On Twitter last week, Nigeria leader Muhammadu Buhari wrote:
“Happy Birthday to Asiwaju Bola Ahmed Tinubu, National Leader of our great party, the APC; pillar of democracy; and father of modern Lagos State. His best years are still ahead; I pray that the almighty God will grant him longer life, health and more wisdom to keep serving Nigeria.”
It reminded me of the newspaper article, “The Three Changes Nigeria Needs,” which President Buhari published in the Wall Street Journal on June 13, 2016. He expressed the hope that his work in the years up to 2019 would “build an economic bridge to Nigeria’s future will be just as important for bringing lasting peace and prosperity.”
Here are four quotes from the article:
One: “Nigeria is at a crossroads. Just over a year ago, people voted in a historic democratic election to end corruption and business as usual, opting instead to build an economy that delivers for all Nigerians.”
Two: “We have begun to tackle the endemic corruption and mismanagement that is crippling our economy and corroding trust in our institutions. The anticorruption fight is at the heart of combating poverty and improving security.”
Three: “We need accountable government and a public sector that can do more with less.”
Four: “I am optimistic that our actions are providing the breathing room Nigeria needs during this period of fundamental change. But we cannot improve living conditions and restore fiscal health without making people feel safe and secure—just as we cannot defeat militancy without reducing poverty and dislocation.”
I argued at the time that the article was not necessary in the first place in the international press. Nigeria’s challenge is what Nigerians, particularly its leaders, do in Nigeria, not somewhere beyond where people are content to watch us self-destruct as they document the incompetency and hypocrisy of our leadership.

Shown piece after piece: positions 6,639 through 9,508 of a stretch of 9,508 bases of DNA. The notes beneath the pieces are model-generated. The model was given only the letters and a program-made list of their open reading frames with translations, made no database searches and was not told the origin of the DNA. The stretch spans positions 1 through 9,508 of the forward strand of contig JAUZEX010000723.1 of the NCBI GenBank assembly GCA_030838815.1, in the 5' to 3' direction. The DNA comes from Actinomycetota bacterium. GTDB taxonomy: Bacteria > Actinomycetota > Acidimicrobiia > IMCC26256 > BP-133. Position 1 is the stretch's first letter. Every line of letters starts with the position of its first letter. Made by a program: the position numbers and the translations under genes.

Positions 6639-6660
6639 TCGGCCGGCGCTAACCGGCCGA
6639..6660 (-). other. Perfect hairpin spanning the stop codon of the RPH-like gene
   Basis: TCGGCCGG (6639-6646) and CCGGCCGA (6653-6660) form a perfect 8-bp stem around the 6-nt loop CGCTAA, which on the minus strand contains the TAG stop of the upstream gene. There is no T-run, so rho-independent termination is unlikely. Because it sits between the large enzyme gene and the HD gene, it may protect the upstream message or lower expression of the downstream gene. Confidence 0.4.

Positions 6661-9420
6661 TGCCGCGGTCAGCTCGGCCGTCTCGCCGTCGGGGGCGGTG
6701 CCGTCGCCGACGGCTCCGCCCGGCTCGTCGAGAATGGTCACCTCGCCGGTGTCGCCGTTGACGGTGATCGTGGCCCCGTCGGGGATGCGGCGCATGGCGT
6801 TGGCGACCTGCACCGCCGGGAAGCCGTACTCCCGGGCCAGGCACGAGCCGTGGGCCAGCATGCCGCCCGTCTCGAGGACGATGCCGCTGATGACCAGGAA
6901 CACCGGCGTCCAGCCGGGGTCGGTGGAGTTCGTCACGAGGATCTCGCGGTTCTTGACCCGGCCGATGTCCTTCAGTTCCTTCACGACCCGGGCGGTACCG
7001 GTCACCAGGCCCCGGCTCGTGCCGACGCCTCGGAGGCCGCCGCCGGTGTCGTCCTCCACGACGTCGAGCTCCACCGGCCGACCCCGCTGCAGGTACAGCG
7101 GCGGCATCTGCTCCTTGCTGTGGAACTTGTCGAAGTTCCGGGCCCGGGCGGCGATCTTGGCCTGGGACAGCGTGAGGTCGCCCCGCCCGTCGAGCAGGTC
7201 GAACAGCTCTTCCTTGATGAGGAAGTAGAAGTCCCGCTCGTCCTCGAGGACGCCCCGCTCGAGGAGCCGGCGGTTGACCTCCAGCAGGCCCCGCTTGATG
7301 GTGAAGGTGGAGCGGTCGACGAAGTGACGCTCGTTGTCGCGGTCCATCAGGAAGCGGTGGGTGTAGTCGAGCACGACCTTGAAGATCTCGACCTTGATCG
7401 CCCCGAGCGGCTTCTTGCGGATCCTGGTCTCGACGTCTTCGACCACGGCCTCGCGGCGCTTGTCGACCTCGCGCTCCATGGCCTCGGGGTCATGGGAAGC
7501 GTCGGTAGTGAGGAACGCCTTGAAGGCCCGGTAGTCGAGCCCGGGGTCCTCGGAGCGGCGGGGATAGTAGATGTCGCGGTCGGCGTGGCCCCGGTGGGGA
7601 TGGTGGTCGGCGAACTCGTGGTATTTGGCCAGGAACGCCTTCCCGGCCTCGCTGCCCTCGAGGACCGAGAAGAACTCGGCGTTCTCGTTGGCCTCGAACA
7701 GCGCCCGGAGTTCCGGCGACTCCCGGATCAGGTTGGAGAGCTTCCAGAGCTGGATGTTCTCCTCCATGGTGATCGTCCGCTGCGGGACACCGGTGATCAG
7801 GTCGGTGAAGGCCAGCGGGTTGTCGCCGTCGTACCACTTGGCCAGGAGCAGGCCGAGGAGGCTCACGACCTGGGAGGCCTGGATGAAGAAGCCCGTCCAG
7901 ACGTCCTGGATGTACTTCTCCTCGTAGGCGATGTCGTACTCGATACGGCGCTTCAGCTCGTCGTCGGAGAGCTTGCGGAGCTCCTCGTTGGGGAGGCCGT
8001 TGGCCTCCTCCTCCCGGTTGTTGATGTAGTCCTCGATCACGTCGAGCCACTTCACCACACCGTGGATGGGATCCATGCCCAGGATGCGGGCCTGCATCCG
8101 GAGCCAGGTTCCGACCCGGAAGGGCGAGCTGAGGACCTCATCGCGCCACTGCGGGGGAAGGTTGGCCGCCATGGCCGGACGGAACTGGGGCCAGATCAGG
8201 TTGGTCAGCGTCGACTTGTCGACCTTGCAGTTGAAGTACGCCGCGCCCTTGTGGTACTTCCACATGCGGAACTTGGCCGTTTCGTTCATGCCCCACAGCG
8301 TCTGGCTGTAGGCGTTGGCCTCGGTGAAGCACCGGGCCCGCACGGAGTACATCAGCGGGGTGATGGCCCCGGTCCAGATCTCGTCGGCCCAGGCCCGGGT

Nonetheless, the next three years of Buhari’s reference are now over. I do not know whether he is sending another article to WSJ, but his birthday tweet about Tinubu, one of Nigeria’s most reviled political figures, proves that nothing has changed.
Because you know a people by its values. “…National Leader of our great party, the APC; pillar of democracy; and father of modern Lagos State…”
Buhari’s words are a confirmation that Nigeria is stuck in the quicksand of political godfathers and a pseudo-democracy in which the purpose of pursuing political power is not to serve, but to be served, and to enrich oneself.
Tinubu may be a pillar of the APC, but he is not a pillar of democracy; he does not believe in “one man one vote,” but “one man (Tinubu), all votes.” Indeed, apart from his dubious riches, he is best-known for having grounded the advancement of democracy in Lagos.
During the recent elections, Tinubu bragged about his riches, declaring that he was richer than Osun State. This “pillar of democracy” then unveiled himself also as being better than a bank: an individual needing to move cash around in bullion vans.
No, there is no law against moving your riches in bullion vans, but this is a behavior that needs to be defended only in Nigeria, as it would not arise elsewhere. Minister of Information Lai Mohammed appeared before a House of Representatives committee last Thursday. He explained that Nigeria is spending vast amounts of money paying foreign public relations firms and lobbyists to “correct impression” about what is going on in the Buhari administration as it has been denied loans because of misinformation abroad.